It goes back to the very fundamental recognition that, in God, all humanity and all difference is gathered into one place. You need to look at what you do based on what you believe. In society there are lots of people who know how to make things accessible, but don’t know why spirituality is important. In the Church, we understand spirituality, but we don’t know how to be accessible.     

It’s not about doing for, it’s about doing with - and recognising there’s only an ‘us’, not a ‘them and us’

RM: What does the Kairos Forum do?

CG: There are lots of different training programmes. The work Kairos does has come into existence because there is an increased interest in the whole area of disability. Training in the area of disability and access is still not as popular as training in other areas is - but we don’t really have a choice about whether or not we should undertake training around disability; we need to be ready for anyone who comes into our churches. We provide training from the premise of belonging rather than inclusion, understanding that we’re a generation that has been called prophetically to make a difference and that beauty is found in all.  

I’ve come up with various processes that can be used to mediate faith to make it more accessible. The practice we have is based on the incarnation: God, out of his love, becomes human so as to give the Spirit. Our existence is to equip the Church so that we can become communities.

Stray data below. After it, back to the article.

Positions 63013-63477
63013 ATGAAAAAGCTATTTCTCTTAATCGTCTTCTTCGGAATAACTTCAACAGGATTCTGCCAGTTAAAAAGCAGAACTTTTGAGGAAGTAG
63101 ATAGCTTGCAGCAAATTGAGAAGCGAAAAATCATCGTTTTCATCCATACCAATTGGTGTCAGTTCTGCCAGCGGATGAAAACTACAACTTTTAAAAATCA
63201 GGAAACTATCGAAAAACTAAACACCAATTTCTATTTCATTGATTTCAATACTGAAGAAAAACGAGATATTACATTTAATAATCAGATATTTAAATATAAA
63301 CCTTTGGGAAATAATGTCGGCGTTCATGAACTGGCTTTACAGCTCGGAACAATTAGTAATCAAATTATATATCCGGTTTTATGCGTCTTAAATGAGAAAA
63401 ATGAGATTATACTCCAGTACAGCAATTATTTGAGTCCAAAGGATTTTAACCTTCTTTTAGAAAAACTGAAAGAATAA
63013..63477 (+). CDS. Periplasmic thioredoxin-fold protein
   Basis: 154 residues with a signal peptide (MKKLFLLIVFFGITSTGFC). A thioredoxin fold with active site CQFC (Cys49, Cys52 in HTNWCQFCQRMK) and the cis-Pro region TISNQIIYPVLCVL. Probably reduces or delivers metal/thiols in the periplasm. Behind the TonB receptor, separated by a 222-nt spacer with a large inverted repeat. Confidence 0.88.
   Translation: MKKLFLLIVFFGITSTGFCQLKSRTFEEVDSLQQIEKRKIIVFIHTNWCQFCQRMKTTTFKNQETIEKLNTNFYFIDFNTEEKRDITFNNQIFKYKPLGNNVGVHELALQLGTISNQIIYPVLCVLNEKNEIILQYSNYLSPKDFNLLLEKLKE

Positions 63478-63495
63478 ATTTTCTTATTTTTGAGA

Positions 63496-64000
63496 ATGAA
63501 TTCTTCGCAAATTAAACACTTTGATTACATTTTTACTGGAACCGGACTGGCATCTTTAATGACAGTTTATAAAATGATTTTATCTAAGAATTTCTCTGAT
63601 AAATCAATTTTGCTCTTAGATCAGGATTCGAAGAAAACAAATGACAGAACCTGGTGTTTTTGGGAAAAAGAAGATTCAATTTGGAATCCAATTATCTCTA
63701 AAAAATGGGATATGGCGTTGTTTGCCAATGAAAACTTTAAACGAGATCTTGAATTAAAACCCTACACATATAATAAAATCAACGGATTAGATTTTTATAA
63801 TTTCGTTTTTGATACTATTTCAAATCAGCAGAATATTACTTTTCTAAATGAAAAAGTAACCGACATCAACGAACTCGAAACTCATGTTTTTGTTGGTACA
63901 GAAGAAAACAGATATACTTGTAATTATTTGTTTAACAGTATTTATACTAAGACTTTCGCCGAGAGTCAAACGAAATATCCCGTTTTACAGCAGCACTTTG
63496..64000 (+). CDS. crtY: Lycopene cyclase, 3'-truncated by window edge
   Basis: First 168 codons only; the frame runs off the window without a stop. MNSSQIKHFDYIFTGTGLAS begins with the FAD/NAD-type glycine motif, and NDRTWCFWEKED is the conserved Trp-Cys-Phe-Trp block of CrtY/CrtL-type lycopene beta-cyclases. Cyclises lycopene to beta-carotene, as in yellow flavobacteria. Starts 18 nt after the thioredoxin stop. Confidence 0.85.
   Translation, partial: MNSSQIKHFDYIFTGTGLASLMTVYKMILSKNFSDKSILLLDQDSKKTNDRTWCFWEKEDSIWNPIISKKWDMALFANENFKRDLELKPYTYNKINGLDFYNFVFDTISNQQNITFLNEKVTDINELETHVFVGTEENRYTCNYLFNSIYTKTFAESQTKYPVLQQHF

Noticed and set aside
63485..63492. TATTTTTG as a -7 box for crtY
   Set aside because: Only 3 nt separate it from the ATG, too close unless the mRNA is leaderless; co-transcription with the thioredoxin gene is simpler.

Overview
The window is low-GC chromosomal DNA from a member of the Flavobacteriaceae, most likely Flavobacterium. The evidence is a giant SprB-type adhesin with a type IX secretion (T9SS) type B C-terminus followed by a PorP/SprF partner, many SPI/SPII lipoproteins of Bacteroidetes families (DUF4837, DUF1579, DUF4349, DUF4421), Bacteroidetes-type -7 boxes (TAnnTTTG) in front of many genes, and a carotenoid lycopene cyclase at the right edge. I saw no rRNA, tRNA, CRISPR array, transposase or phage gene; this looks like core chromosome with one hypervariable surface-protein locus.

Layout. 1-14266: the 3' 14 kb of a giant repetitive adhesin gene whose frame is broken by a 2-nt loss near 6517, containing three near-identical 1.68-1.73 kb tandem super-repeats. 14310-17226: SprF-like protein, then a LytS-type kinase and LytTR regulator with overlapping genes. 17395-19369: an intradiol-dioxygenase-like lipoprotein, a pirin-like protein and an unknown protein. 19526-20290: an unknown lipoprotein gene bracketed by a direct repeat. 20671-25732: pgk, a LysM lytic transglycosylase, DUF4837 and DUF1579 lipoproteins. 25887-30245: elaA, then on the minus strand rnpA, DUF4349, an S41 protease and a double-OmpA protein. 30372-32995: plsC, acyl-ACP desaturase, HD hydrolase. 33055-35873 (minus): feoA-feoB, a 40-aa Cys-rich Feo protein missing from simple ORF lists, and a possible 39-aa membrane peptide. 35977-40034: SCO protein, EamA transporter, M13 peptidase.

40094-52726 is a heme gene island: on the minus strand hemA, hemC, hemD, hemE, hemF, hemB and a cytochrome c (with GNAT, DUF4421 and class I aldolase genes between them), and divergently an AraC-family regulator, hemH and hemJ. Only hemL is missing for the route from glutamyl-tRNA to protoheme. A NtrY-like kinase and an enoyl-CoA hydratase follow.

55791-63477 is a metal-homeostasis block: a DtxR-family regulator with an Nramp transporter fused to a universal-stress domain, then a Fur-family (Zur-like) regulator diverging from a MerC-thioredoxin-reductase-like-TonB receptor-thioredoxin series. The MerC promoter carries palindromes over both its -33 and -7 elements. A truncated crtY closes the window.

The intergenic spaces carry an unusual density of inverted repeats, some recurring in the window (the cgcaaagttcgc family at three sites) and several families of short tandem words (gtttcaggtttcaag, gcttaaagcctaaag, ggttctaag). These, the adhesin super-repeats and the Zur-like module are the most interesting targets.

When you abandon yourself to the Spirit of God and work with children who can’t do things in the typical way, you abandon yourself to the gift of the Trinity. Those of us who do this work can’t understand why church communities are empty of disabled people and their families.  

RM: What was the highlight of the papal visit in 2010?

CG: When the Pope had his large event, all of a sudden this child came onto the stage. If you don’t work with children who are autistic, you wouldn’t have noticed. The child went up to the Pope and stood in front of him, and turned his head from side to side. We have this understanding that through the spirituality of the person with autism, you’re able to tell whether you’re authentic or not.

 The Pope looks at him and at no point does he grab him or talk to him, he just receives him. All of a sudden, the child looked at him, and the pope looked back and smiles. The child moved towards the Pope and touched him – amazing for someone who’s autistic – entering into a form of communication that is usual for the Pope, but very unusual for the child. There was the presence of Christ among them.  

God so wants to understand us that he absorbs his way of being and assumes human form. Why? To enter into friendship with us. The communication is down to us. That means anyone has that potential. For the Pope to foster a true sense of belonging in the lives of people who are sick or people with disabilities, we have to make sure they are welcome.  

It’s time. And the most exciting bit of good news is that the time is here for change, and we’re the ones to do it. What a calling.